Column 7D39 by Richard Pavlicek
Have you ever had problems discarding when defending against notrump? Of course; we all have. Whether youre a novice or an expert, this is one of the toughest areas of card play. Typically, a defender must decide which suit to protect and which suit to abandon. The wrong decision may give declarer his contract.
On todays deal assume you are West. Your opponents reach three notrump after a simple auction, and you lead the spade king which holds the trick. You continue with the spade jack the proper card to enlighten partner and South wins the ace. Declarer starts to run the diamonds, so get ready to make some discards.
Your first discard is the club three and partner discards the club 10, obviously showing the ace. How do you discard on the next two diamonds? One possibility is to throw away all your clubs. No good. When declarer sees your club-king discard, he will exit with a spade. After winning your good spades, you will be endplayed and must give declarer the last three tricks in hearts.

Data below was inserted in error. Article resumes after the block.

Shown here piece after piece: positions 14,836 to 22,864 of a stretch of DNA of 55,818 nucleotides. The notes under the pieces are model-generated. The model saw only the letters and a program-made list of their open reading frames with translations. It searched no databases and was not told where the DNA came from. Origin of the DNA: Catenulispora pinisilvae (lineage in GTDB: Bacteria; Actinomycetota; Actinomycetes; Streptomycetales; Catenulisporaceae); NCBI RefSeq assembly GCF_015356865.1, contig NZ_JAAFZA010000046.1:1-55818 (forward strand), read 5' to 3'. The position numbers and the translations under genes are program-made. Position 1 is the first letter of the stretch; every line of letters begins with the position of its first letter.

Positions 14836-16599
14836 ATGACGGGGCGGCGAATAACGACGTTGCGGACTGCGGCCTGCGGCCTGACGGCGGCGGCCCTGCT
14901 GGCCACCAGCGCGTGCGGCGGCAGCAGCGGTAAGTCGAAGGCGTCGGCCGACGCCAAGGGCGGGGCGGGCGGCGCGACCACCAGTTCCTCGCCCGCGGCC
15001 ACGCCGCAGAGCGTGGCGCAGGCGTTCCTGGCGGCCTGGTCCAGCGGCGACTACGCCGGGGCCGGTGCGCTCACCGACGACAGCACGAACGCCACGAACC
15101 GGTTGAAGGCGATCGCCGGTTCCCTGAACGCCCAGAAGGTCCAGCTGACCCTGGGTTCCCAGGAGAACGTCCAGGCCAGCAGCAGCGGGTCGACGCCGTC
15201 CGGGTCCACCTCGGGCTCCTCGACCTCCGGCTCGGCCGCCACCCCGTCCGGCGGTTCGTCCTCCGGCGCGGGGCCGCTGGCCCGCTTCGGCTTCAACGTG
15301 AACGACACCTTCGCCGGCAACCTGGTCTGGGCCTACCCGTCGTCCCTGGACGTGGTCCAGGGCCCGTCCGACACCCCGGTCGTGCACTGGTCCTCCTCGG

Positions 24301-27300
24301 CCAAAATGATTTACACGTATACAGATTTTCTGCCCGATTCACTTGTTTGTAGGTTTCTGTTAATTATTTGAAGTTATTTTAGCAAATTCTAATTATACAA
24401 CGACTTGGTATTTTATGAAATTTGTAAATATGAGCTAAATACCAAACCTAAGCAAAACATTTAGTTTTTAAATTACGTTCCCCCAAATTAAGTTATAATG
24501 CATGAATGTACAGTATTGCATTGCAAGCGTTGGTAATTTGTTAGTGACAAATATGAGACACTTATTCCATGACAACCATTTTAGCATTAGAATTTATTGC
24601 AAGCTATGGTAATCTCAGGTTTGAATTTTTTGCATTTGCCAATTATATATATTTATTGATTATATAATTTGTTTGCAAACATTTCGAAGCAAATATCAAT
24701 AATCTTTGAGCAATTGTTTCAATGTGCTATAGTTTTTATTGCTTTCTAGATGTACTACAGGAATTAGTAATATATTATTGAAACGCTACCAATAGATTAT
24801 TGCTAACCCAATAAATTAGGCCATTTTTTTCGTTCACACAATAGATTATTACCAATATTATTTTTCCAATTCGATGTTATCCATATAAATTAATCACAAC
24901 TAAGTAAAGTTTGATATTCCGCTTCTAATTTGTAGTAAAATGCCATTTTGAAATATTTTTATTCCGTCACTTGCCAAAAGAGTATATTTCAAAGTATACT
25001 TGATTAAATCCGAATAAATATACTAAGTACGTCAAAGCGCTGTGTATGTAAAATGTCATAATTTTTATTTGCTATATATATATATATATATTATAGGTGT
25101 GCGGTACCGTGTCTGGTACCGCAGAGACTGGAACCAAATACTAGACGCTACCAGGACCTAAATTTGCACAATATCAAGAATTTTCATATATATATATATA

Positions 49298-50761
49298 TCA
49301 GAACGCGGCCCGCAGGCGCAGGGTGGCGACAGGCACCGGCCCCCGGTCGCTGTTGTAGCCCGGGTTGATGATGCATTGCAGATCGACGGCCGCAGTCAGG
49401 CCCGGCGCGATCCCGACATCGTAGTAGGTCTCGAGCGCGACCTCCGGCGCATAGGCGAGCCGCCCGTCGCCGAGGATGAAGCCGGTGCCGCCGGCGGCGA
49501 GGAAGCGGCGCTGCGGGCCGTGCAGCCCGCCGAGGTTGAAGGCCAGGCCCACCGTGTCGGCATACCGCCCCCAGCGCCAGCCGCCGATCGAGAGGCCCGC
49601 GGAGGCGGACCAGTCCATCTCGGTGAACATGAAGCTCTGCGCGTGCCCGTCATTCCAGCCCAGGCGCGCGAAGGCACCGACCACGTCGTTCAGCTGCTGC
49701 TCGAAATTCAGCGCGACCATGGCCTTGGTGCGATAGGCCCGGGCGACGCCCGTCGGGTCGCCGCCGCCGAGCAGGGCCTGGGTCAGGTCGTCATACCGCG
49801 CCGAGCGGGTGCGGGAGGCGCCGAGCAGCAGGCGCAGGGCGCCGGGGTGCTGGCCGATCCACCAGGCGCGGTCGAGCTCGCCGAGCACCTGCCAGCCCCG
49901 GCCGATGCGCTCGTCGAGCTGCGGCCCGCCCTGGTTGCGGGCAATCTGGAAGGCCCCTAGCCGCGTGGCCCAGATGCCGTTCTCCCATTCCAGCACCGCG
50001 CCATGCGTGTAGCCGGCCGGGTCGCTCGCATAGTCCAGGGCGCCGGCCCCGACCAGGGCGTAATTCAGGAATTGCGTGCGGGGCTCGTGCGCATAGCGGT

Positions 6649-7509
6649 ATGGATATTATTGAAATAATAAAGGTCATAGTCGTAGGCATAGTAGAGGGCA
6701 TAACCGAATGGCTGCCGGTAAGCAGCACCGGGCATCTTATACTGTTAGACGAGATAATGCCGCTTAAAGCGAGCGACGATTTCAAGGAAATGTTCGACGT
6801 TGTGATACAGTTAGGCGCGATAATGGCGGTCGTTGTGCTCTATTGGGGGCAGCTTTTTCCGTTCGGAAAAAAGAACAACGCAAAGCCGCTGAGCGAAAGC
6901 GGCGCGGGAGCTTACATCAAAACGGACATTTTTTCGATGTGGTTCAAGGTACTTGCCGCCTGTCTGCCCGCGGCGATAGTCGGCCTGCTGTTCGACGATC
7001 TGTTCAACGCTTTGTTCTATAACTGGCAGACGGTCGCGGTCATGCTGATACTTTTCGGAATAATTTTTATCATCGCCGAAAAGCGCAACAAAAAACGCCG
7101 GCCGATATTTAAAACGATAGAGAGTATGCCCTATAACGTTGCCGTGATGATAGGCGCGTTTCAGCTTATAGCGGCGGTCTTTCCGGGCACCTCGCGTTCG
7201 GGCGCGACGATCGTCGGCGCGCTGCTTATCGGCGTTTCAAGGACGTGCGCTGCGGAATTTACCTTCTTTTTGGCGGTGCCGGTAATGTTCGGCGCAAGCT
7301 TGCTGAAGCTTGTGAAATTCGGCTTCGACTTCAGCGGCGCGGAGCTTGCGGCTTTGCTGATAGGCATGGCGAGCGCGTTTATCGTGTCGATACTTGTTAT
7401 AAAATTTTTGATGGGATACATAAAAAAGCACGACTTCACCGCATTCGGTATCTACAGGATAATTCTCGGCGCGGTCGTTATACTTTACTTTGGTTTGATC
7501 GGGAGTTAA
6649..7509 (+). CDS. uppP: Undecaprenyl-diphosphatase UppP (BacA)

Many players would discard one club and one heart, hoping that declarer will misguess in hearts. In fact, this defense was recommended by a leading writer in the last Contract Bridge Bulletin. It is certainly better than the first possibility, but it offers declarer a chance to make the contract by dropping your heart queen.
The correct defense is to discard two small spades, thus keeping communication with partner. Declarer remains with A-K-J in hearts and J-6-4 in clubs, and there is no way he can succeed. If he exits with a spade from dummy, he must make an embarrassing discard from hand: If a club, West leads the king and another club; if the heart jack, West leads a heart. Other variations are left to the reader.
© 1989 Richard Pavlicek